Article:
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28 minutes
First broadcast:
Monday 03 September 2012

Where would you be most likely to find a durable Welsh-language soap opera, a plant with bell-shaped flowers, and a highwayman hanged in 1670?

This question heralds the start of a new series of radio's longest-running quiz. Tom Sutcliffe is in the chair to welcome the regular panellists from six regions and nations of the UK, who'll be trying over the next three months to solve the programme's trademark cryptic cultural conundrums.

In the first programme of the series, last year's Round Britain Quiz champions - the Midlands pairing of the writer Rosalind Miles and the Chief Executive of the City of Birmingham Symphony Orchestra, Stephen Maddock - begin the defence of their title. Their opponents are the South of England team, this year consisting of the journalist Marcel Berlins and the author and columnist Marcus Berkmann.

In the coming weeks the regular teams from Scotland, Northern Ireland, Wales and the North of England will join the fray. Northern Ireland are on home turf this year, as the series is being recorded at a rural hideaway in County Antrim. As always, the programme features a generous helping of questions suggested by listeners. The eclectic references and convoluted connections encompass literature, science, music, etymology, the natural world, history and popular culture of all kinds.

The questions are on the programme's website each week, as is a special 'teaser' question to exercise listeners' brain-cells between broadcasts - with Tom revealing the solution at the beginning of the next edition.

Producer: Paul Bajoria.


    1. Where would you be most likely to find a durable Welsh-language soap opera, a plant with bell-shaped flowers, and a highwayman hanged in 1670?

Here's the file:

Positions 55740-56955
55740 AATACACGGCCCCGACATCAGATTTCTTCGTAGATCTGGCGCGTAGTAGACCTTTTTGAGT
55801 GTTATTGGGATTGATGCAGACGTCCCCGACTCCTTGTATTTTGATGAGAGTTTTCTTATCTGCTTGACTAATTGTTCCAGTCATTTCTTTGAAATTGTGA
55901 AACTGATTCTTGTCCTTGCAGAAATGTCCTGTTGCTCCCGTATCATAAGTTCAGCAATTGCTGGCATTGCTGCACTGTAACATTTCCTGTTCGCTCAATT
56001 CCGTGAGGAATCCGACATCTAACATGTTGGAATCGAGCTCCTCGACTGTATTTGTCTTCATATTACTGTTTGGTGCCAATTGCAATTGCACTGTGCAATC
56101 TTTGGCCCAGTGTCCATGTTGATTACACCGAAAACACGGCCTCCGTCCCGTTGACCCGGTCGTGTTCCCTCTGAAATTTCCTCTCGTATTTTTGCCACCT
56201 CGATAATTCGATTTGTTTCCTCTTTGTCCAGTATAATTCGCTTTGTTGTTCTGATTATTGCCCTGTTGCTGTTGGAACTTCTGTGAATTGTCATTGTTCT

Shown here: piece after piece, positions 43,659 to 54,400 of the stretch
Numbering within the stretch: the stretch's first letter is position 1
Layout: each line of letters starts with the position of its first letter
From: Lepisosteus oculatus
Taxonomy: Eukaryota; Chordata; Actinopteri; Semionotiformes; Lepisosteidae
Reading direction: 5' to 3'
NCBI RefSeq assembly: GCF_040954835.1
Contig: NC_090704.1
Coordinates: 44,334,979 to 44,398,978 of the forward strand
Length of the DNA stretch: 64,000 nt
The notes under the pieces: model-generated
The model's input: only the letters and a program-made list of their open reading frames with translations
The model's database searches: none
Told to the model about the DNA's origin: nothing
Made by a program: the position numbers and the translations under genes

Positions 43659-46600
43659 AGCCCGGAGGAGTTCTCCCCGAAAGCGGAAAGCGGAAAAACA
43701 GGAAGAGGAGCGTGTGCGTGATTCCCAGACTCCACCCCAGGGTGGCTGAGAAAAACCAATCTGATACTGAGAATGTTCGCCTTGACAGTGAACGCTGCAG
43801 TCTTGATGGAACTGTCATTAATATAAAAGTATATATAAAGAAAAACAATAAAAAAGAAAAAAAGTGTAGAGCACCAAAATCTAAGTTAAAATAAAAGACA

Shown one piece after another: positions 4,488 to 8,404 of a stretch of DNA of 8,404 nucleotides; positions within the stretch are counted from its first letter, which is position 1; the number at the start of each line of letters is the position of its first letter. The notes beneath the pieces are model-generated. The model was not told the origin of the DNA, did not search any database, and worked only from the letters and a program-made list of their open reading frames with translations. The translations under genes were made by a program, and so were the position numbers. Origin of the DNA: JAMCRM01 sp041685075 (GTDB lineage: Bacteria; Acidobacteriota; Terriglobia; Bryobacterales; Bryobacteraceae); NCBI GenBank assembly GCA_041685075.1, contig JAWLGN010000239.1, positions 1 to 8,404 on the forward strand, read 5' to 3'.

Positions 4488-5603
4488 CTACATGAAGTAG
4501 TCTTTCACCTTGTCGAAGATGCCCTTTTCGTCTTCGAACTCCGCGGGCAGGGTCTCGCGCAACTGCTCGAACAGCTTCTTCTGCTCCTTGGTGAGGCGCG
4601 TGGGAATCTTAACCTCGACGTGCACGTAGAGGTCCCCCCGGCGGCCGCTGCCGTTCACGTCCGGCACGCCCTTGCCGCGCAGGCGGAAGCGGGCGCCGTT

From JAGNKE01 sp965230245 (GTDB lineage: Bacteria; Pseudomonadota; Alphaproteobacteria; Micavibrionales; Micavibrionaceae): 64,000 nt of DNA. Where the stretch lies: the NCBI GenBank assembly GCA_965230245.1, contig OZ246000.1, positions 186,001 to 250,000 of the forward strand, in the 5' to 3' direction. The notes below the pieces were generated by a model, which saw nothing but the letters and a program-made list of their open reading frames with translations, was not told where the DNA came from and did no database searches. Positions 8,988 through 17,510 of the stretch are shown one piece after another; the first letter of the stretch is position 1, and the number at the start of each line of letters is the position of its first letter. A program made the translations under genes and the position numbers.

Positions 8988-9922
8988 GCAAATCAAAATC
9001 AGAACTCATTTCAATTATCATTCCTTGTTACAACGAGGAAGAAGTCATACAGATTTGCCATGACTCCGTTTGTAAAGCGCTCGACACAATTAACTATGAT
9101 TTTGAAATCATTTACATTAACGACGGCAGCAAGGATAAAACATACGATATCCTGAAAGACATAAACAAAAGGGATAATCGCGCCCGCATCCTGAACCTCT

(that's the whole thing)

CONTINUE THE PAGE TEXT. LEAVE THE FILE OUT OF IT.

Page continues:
2. Why could you find the greatest cattle rancher in Texas, and the President of Nigeria, watching a film by George Clooney?

    3. (Music) Why would you summon Murray, Aykroyd and Ramis to Down Street Station and play them these pieces?

    4. (Music) On what grounds could these pieces be said to have stately features?

    5. (From Graham Holliday) What’s been moved, to turn a Jane Austen village into an airline, a summer sport into a deadly sin, a valley to become sanctified and a 19th century penny reversed?

    6. (From Richard Humm) Put in order: Gently's second appearance; a Manet and Renoir co-production, 96 years apart; what Holly has before going to Sing-Sing; and
    Spencer, Katharine and Sidney’s question in the year of Loving v Virginia.

    7. Why might an East and West musical duo, Charles Foster Kane's business partner, and a Washington Post prober, be preserved in amber?

    8. Who might have travelled Hopefully to: the Lion City, Unguja, Rabat, Amaurote, Cidade Maravilhosa, Denpasar and the Fragrant Harbour?


    In 1992, how did Leicester, Thames and Newcastle, previously ‘skilled in many arts’, become a revolting baron, a Royal borough and an Anglo-Saxon Kingdom?

    The answer will appear in next week’s programme.



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    Radio 4 General Knowledge Quizzes

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